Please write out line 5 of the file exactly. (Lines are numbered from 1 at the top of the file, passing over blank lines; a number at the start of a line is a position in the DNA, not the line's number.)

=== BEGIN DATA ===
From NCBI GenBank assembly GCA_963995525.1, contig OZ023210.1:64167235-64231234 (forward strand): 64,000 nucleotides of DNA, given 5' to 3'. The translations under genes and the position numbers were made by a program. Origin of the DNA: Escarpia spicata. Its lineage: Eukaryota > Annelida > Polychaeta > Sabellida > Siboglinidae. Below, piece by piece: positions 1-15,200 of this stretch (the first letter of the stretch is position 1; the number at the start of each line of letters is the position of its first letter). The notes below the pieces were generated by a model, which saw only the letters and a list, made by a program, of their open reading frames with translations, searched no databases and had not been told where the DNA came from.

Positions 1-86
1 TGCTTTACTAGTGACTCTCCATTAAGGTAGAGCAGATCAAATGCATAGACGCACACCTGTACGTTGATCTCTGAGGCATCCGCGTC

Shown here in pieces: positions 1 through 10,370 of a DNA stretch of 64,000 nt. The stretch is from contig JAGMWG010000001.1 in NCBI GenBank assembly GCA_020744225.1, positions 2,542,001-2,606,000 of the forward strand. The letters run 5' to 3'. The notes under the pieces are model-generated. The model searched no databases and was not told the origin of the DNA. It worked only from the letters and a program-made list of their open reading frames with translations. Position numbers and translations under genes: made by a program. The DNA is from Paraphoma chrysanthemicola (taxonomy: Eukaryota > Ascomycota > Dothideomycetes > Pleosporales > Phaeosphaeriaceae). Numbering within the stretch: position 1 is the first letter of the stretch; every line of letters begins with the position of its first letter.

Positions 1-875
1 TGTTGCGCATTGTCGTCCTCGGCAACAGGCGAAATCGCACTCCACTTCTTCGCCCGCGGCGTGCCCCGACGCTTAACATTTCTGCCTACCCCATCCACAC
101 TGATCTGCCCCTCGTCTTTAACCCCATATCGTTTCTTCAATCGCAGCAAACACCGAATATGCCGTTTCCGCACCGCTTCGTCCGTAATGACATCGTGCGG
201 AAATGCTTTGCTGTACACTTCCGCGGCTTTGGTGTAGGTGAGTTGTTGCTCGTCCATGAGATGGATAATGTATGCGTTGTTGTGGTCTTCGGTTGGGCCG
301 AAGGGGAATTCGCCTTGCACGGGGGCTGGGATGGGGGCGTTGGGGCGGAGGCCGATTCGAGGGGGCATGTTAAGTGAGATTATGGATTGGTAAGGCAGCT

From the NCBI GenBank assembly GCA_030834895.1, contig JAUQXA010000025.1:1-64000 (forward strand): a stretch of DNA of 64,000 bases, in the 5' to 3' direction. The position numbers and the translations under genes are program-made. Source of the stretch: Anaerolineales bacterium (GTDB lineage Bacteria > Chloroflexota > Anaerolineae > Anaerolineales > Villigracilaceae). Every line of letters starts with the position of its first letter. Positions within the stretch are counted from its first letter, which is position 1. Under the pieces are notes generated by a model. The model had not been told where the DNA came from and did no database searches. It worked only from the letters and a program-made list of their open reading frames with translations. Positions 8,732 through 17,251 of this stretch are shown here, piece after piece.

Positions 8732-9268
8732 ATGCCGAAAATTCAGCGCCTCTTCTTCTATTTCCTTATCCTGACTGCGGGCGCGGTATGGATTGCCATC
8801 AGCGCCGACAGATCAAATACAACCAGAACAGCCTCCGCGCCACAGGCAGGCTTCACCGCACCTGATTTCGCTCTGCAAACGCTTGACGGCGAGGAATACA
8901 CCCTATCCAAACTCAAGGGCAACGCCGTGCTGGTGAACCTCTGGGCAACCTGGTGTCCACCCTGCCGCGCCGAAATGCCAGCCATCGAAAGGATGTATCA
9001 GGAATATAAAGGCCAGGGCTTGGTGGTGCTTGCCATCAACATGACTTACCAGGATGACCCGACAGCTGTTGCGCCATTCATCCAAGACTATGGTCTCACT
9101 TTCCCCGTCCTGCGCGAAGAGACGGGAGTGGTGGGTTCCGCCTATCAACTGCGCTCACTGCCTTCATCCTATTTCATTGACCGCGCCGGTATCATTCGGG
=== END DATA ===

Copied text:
Positions 1-875